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  6. How to Install Your SSL Certificate on an Apache HTTP Web Server

How to Install Your SSL Certificate on an Apache HTTP Web Server

This guide provides step-by-step instructions for installing your certificate in Apache HTTP Server.

Note: As of version Apache 2.4.8, the default configuration options have changed.


1. Copy your PEM-format certificate to your server

This includes your server certificateand an intermediate certificate.

Your server certificate can be obtained from the delivery e-mail or in the customer portal. The intermediate certificate used will vary depending on the product type. If it is not included in the delivery mail, it can be found in our Knowledge Base in the Intermediate Certificate section. 

PEM-format should always include the “—–BEGIN—–” and “—–END—–” tags, such as:

 SSL Certificate on an Apache HTTP Web Server 

Note: The private key would have been generated along with the certificate signing request (CSR); it may very well already be on the server. If the private key is lost, you will need to reissue your certificate. 
 

2. Open your Apache configuration file for editing

This will generally be found in one of the following locations, depending on your OS.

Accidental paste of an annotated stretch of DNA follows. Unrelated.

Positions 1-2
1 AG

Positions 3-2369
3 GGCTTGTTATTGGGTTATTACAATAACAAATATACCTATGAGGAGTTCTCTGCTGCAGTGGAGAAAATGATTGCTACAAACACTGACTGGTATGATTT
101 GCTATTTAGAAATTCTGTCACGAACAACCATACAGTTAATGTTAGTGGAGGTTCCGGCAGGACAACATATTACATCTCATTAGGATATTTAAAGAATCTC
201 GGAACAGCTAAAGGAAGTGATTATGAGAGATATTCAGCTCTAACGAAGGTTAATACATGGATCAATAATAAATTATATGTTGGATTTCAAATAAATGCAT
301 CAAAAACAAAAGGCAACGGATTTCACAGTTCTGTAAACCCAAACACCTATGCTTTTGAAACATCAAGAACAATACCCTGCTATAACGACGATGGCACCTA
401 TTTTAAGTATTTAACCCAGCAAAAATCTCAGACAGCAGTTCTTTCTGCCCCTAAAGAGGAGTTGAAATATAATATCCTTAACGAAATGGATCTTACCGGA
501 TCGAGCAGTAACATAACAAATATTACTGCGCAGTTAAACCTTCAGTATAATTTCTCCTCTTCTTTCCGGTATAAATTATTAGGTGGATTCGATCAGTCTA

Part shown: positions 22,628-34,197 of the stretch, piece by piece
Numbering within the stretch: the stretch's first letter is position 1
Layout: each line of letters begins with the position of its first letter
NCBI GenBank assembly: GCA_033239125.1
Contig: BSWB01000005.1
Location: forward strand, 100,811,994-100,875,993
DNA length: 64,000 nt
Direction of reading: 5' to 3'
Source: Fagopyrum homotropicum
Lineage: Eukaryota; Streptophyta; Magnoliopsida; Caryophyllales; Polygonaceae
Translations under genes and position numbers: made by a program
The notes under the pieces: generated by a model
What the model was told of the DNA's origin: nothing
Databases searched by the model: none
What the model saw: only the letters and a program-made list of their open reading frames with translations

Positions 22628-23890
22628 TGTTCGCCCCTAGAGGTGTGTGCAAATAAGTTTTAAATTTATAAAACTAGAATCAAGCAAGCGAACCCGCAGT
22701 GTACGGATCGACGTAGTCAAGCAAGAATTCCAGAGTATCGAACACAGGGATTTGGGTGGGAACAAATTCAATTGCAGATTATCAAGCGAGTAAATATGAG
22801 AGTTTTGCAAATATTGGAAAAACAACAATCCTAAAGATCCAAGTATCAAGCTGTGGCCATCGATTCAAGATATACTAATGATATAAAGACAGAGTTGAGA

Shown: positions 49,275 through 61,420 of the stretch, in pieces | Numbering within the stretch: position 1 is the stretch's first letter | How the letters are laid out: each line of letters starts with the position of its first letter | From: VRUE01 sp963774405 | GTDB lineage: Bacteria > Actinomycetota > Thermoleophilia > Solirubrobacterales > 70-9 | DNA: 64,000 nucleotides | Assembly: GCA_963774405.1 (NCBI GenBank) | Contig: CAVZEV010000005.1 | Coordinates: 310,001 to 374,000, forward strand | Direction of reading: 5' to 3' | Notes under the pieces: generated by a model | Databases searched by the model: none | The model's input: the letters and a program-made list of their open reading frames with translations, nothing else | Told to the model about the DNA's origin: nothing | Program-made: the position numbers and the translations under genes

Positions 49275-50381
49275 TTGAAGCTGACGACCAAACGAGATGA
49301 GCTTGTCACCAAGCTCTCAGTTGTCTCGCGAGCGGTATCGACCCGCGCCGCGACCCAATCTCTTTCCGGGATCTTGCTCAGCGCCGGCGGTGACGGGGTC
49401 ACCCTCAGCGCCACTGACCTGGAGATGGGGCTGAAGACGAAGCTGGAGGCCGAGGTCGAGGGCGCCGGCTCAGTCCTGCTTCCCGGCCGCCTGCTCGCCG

On CentOS/RedHat:

/etc/httpd/httpd.conf
/etc/httpd/sites-enabled/name-of-virtualhost.conf

 
On Debian/Ubuntu:

/etc/apache2/apache2.conf
/etc/apache2/sites-enabled/name-of-virtualhost.conf

Note: The configuration may be in a different location.
 
3. Configure your virtual host to use the certificate

<VirtualHost xxx.xxx.x.x:443>

    DocumentRoot /var/www/examplesite

    ServerName example.com

    ServerAlias www.example.com

    SSLEngine on

    SSLCertificateFile /path/to/examplesite.crt

    SSLCertificateKeyFile /path/to/privatekey.key

    SSLCertificateChainFile /path/to/intermediate.crt

</VirtualHost>


4. Point the following directives to the corresponding certificate:

  • SSLCertificateFile: This should point to your server certificate
  • SSLCertificateKeyFile: This should point to your server’s private key
  • SSLCertificateChainFile: This should point to the intermediate certificate for your product

Note: As of Apache 2.4.8, the SSLCertificateChainFile directive was deprecated and SSLCertificateFile was extended to support intermediate certificates. Adding the intermediate certificate to the end of your certificate will create a chain file for your server

5. Test your updated configuration:

Depending on your system, run the command:

apachectl configtest
or
apache2ctl configtest

This will detect any errors in your configuration such as mismatched public & private keys, or an incorrect path. 
 
6. Restart the Apache service

For older versions of Red Hat Enterprise Linux use init scripts as stated below.

CentOS/RedHat:
service httpd restart

Debian/Ubuntu:
service apache2 restart

For Red Hat Enterprise Linux 7 or CentOS 7.0 use the following commands.

CentOS/RedHat:
systemctl restart httpd.service

Debian/Ubuntu:
systemctl restart apache2.service

Note: Some Apache configurations may show an entry for SSLCACertificateFile. This field is only needed if you use Apache for client authentication. The SSLCACertificateFile would point to a CA certificate or directory of CA certificates that issue certificates you accept for client authentication. 

 

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